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In my previous article I wrote about how it was possible to move from checkpoint/restore to container migration with CRIU. This time I want to write about how to actually migrate a running container from one system to another. In this article I will migrate a runC based container using runC’s built-in CRIU support to checkpoint and restore a container on different hosts.

I have two virtual machines (rhel01 and rhel02) which are hosting my container. My container is running Red Hat Enterprise Linux 7 and is located on a shared NFS, which both of my virtual machines have mounted. In addition, I am telling runC to mount the container

file system read-only.

runC Container Configuration

Just as on the two involved systems, I will also use Red Hat Enterprise Linux 7 in my container. I have mounted my NFS share at /runc and instead of using an OCI bundle I am installing the container’s root file system using yum:

# mkdir -p /runc/containers/rhel7-httpd/rootfs/var/lib/rpm/

# rpm --initdb --root /runc/containers/rhel7-httpd/rootfs

# yum install --releasever 7.3 --installroot \

/runc/containers/rhel7-httpd/rootfs bash coreutils \

procps-ng iptools httpd

Once the container’s root file system is installed I am using oci-runtime-tools to generate my runC configuration file (config.json). There is a blog post describing the use of oci-runtime-tools which I followed to install it. This blog post still uses the old name ‘ocitools’ but besides that the following steps are taken from that blog post:

# export GOPATH=/some/dir

# mkdir -p $GOPATH

# go get github.com/opencontainers/runtime-tools

# cd $GOPATH/src/github.com/opencontainers/runtime-tools/

# make

# make install

Now I can use oci-runtime-tools to create the configuration for my runC based container:

# cd /runc/containers/rhel7-httpd/

# oci-runtime-tool generate --args "/usr/sbin/httpd" --args "-DFOREGROUND" --network host --tmpfs /tmp --tmpfs /run --tmpfs /var/log/httpd --tmpfs /run/httpd --read-only  --bind /tmp/rhel7-httpd:/var/www/html > config.json

# runc start rhel7-httpd -d &> /dev/null  < /dev/null

The used options have the following meaning:

  • --args "/usr/sbin/httpd" --args "-DFOREGROUND”

    "Start the httpd server in the foreground."  (Otherwise the container would stop running immediately.)

  • --network host

    We are using the hosts' network interfaces directly.

  • --tmpfs /tmp --tmpfs /run --tmpfs /var/log/httpd --tmpfs /run/httpd

    "Mount a few tmpfs where read-write file systems are required; data does not need to be persistent."

  • -read-only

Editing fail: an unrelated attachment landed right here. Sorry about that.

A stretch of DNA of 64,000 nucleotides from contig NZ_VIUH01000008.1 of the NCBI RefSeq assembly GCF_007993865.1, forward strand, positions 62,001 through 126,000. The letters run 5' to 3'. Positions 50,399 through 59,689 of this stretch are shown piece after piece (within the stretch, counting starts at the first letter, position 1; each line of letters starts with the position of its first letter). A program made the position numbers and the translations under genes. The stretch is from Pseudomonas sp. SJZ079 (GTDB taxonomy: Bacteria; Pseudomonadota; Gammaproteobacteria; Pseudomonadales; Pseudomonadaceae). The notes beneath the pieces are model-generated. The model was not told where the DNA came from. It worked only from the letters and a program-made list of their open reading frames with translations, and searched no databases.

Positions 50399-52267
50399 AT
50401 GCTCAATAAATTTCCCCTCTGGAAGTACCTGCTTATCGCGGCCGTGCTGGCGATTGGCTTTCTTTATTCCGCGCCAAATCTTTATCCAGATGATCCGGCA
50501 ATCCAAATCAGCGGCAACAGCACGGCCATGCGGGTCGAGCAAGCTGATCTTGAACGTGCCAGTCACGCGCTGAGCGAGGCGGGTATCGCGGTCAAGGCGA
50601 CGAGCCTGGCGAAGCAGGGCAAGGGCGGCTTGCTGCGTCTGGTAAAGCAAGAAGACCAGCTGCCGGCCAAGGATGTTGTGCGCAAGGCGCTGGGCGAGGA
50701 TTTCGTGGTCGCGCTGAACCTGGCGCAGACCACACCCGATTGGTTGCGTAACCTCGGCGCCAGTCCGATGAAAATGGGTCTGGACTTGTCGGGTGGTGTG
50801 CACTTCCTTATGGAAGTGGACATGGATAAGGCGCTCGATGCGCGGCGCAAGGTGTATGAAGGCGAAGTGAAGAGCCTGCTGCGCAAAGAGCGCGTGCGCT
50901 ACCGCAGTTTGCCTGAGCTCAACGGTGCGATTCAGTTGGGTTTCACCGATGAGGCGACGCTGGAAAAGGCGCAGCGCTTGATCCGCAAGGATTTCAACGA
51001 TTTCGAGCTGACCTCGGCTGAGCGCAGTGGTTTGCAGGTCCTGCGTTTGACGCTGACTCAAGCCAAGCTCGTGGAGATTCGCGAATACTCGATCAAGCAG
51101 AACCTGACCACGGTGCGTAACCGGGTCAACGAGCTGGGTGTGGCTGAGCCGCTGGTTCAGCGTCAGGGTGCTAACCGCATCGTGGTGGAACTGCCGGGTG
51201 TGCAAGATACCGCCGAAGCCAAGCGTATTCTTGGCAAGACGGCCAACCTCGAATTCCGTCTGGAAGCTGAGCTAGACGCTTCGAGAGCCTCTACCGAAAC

"Make the container read-only (except for above mentioned tmpfs)."

  • --bind /tmp/rhel7-httpd:/var/www/html

    "Bind mount a local directory which contains an index.html file with following content: hostname > /tmp/rhel7-httpd/index.html"  (This command is run on both systems involved (rhel01 and rhel02). This way it is easy to see on which host the container will be running as it will return the hostname of the host running the container.)

The last line starts the container. The stdin and stdout redirection is necessary as runC currently does not correctly close those file descriptors when running in detached mode (-d).

Once the container is running I can connect from a third host to the webserver in the container:

$ curl rhel0x

rhel01

The hostname rhel0x belongs to an IP address which moves with the container so that the client can connect to the same IP address no matter where the container is running.

Now that the container is successfully running it is time to migrate it from my first host (rhel01) to my second host (rhel02) . The first step is to checkpoint the current state of the container on the host the container is currently running on like this:

# cd /runc/containers/rhel7-httpd/

# runc checkpoint rhel7-httpd

In its default configuration runC writes the checkpoint data to a directory called checkpoint. The checkpoint contains all necessary information to restore all the processes in the container to the same state the processes were during the checkpoint. This includes open files, memory content and the mounted tmpfs file systems. Once the checkpoint command has finished I can restore the container on my second host  (rhel02):

# cd /runc/containers/rhel7-httpd/

# runc restore -d rhel7-httpd

The restore command reads the checkpoint from the directory checkpoint and restores everything back to the state during checkpointing. After that the container is running and can be accessed as before:

$ curl rhel0x

rhel02

The difference now is that the content from the file on the second host is returned from the webserver. As the container’s root file system and the checkpoint are on a NFS share I do not need to copy neither the checkpoint nor the root file system from my source system to my destination system.

Everything described in this article is using:

# rpm -q runc criu

runc-0.1.1-5.el7.x86_64

criu-2.3-2.el7.x86_64

Questions on this process and/or on CRIU (in general)?  I encourage you to reach out using the comments section below!


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